Simple Minds release box sets of their 1989 album “Street Fighting Years”
On March 6th 2020, UMC will release a box set of Simple Minds’ 1989 album “Street Fighting Years”. Produced by Trevor Horn (and Stephen Lipson), “Street Fighting Years” was the band’s fourth number one album in the UK and featured their first UK number one single, “Belfast Child”. An artistically ambitious and elegant album, it arrived at a time of personnel changes. It saw the band reduced to a trio of Jim Kerr, Charlie Burchill and Mick MacNeil with session musicians playing the bass and most of the drum roles (notably Manu Katché from Peter Gabriel’s band and former Police drummer, Stewart Copeland).
Recorded in Scotland between 1988 and 1989, it was also a stylistic departure from the sound of Simple Minds’ previous album, “Once Upon A Time”. After 10 years of recording and releasing music, the band had learnt their craft, becoming skilled musicians and songwriters. This resulted in an album with a sense of drama and cinematic in quality. Having recently turned 30 years of age, and at the end of an incredibly divisive decade in British politics – not to mention global tensions – an outward-looking maturity emerged in frontman Jim Kerr’s lyric writing, which found him confronting major themes of the times.
“I was 30 years old and I wanted to write about Belfast, apartheid and I wanted to write about the policies of Margret Thatcher. I’m glad I wanted to do that” Jim Kerr. This is demonstrated on songs that tackle such subjects as Apartheid (“Mandela Day”, and a cover of Peter Gabriel’s “Biko”), the on going troubles in Northern Ireland (“Belfast Child”), knife crime (“Street Fighting Years” – a very personal lyric about the loss of a Kerr family close friend), as well as the Poll Tax, Berlin Wall and nuclear submarines off the coast of Scotland. Musically, where “Once Upon A Time” was influenced by American soul and gospel, “Street Fighting Years” was a much more atmospheric album, incorporating many styles, including Celtic and folk influences. It was Trevor Horn who recognised a folk quality about the band, especially in Kerr’s voice, and encouraged them to explore new territory.
Nowhere is this exemplified more than on “Belfast Child”. Released three months prior to the album on the “Ballad Of The Streets” EP, “Belfast Child” was based on the Irish folk song “She Moved Through The Fair”. Kerr heard the melody of this song a few days after the horrific Enniskillen bombing, and wrote a song trying to relate to the people of Northern Ireland and those who had lost loved ones. The song received praise for addressing such a painful and emotive subject, including from Q Magazine (who also awarded the album five stars). Equally contemplative songs on the album include “Soul Crying Out” (about Margaret Thatcher’s government) and “Let It All Come Down”. Conversely, though in large part a highly meditative and reflective album, “Street Fighting Years” also features more strident, uptempo numbers, such as “Take A Step Back”, “Wall Of Love” and “Kick It In”. Songs which showcase the guitar-playing mastery of Charlie Burchill.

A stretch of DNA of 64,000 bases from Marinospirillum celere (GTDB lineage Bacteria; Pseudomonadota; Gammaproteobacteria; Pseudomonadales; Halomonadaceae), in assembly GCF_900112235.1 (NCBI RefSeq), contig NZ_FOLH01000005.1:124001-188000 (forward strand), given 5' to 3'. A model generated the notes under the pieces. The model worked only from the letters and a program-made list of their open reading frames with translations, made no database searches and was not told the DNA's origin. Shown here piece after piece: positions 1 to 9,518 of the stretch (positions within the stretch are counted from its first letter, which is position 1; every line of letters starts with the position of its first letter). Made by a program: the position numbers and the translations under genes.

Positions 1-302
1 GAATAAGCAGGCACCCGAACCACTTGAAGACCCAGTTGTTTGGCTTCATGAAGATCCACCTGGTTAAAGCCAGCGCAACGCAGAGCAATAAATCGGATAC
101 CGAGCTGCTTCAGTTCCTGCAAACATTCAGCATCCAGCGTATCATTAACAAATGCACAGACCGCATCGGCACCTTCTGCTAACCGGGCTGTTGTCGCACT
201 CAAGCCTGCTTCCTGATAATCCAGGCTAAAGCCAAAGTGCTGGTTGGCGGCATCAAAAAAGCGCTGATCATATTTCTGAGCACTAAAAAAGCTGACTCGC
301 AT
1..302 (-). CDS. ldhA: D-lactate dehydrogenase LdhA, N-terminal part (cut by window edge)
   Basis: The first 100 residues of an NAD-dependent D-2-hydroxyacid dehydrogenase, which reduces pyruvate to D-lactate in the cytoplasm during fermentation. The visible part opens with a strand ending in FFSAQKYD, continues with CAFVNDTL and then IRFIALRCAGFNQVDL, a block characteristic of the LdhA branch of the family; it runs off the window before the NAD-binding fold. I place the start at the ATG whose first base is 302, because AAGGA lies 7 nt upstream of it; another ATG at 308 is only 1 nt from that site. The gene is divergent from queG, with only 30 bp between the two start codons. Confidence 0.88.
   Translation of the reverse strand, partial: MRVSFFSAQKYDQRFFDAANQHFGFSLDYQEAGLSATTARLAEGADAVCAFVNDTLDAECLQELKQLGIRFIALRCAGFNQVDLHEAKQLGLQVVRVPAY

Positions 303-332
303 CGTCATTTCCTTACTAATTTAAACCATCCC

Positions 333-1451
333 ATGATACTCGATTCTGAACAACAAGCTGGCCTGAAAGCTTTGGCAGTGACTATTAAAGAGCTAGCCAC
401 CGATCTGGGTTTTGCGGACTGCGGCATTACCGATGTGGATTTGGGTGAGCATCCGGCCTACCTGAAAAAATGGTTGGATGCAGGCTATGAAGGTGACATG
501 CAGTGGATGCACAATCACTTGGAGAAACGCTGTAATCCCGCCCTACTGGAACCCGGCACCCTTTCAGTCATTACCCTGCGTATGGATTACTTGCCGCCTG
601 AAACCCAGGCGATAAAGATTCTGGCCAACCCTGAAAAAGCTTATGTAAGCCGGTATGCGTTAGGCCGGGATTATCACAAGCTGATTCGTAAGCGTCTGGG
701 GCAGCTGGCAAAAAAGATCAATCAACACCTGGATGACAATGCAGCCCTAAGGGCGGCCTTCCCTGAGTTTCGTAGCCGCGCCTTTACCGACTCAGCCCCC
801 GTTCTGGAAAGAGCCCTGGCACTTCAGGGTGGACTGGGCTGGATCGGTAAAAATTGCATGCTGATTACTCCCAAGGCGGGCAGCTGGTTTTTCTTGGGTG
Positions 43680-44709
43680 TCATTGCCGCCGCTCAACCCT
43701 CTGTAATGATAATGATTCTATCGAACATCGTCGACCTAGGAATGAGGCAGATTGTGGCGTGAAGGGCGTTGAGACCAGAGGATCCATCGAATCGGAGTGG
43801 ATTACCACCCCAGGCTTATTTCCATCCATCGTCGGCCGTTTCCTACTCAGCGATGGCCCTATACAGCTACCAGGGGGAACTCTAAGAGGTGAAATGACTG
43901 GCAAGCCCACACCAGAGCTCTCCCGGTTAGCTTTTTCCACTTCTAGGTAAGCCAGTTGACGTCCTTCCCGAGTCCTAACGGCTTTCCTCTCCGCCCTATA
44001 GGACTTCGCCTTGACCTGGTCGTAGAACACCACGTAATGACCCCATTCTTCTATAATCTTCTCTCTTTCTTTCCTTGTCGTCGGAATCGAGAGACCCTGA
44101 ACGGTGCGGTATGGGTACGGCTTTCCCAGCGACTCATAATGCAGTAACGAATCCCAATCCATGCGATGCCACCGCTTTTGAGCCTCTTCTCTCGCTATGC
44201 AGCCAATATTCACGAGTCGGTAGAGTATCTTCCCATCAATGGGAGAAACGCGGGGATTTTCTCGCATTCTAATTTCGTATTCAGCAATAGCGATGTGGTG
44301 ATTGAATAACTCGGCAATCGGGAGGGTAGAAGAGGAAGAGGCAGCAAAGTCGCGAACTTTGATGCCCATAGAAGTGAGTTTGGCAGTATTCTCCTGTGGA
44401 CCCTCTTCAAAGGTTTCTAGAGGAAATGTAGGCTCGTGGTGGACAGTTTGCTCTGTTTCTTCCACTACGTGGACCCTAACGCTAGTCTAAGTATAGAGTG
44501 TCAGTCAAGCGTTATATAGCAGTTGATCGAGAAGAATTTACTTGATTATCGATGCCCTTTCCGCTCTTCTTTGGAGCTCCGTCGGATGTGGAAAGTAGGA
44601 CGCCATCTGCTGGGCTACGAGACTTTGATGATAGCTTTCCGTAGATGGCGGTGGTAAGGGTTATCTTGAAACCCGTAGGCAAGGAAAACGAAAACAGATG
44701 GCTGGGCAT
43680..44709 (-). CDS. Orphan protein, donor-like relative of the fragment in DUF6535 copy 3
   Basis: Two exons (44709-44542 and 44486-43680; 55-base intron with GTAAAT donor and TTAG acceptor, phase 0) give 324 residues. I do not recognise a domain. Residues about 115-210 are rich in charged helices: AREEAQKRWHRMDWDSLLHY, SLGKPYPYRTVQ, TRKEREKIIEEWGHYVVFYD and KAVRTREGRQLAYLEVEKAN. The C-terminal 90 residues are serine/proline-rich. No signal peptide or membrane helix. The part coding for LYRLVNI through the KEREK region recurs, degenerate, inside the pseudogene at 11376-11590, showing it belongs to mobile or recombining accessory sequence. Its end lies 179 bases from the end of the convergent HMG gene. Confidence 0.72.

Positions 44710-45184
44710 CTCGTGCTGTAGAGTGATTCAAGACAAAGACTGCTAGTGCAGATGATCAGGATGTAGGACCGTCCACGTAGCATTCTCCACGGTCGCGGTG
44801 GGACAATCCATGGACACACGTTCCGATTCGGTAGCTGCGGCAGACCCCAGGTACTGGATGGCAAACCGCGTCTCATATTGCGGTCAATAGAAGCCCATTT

Standout songs on the album include “This Is Your Land”, which saw the band fulfil a teenage dream, as it featured one of their heroes and biggest influences – Lou Reed, and “Mandela Day”. Approached by Jerry Dammers to write a song celebrating Nelson Mandela (who was still imprisoned at that time), “Mandela Day” was completed in under an hour and recorded in less than a day. It made it’s live debut not long after at the Nelson Mandela 70th birthday tribute at Wembley Stadium, in June 1988. “Street Fighting Years” was a creative triumph for Simple Minds and attained the remarkable commercial achievement of securing a number one single with a song almost seven-minutes in length. Although, as ever, with Simple Minds there is hope and optimism, also present is a wistfulness on an album that captures, and is a reminder of, the end of one of the most tumultuous decades of the 20th century.
“Street Fighting Years” will be released in multiple formats which are all fully endorsed by the band. The album was remastered at Abbey Road studios by Andrew Walters and contains the album as well as a bonus disc of B-sides, edits and 12 remixes and a previously unissued Verona show from 1989 round the set off. The booklet was designed by long time contributor Stuart Crouch and contains sleeve notes by Daryl Easlea who interviewed the band and producer Trevor Horn extensively for the set. They provide a fantastic insight into how the album was recorded and produced.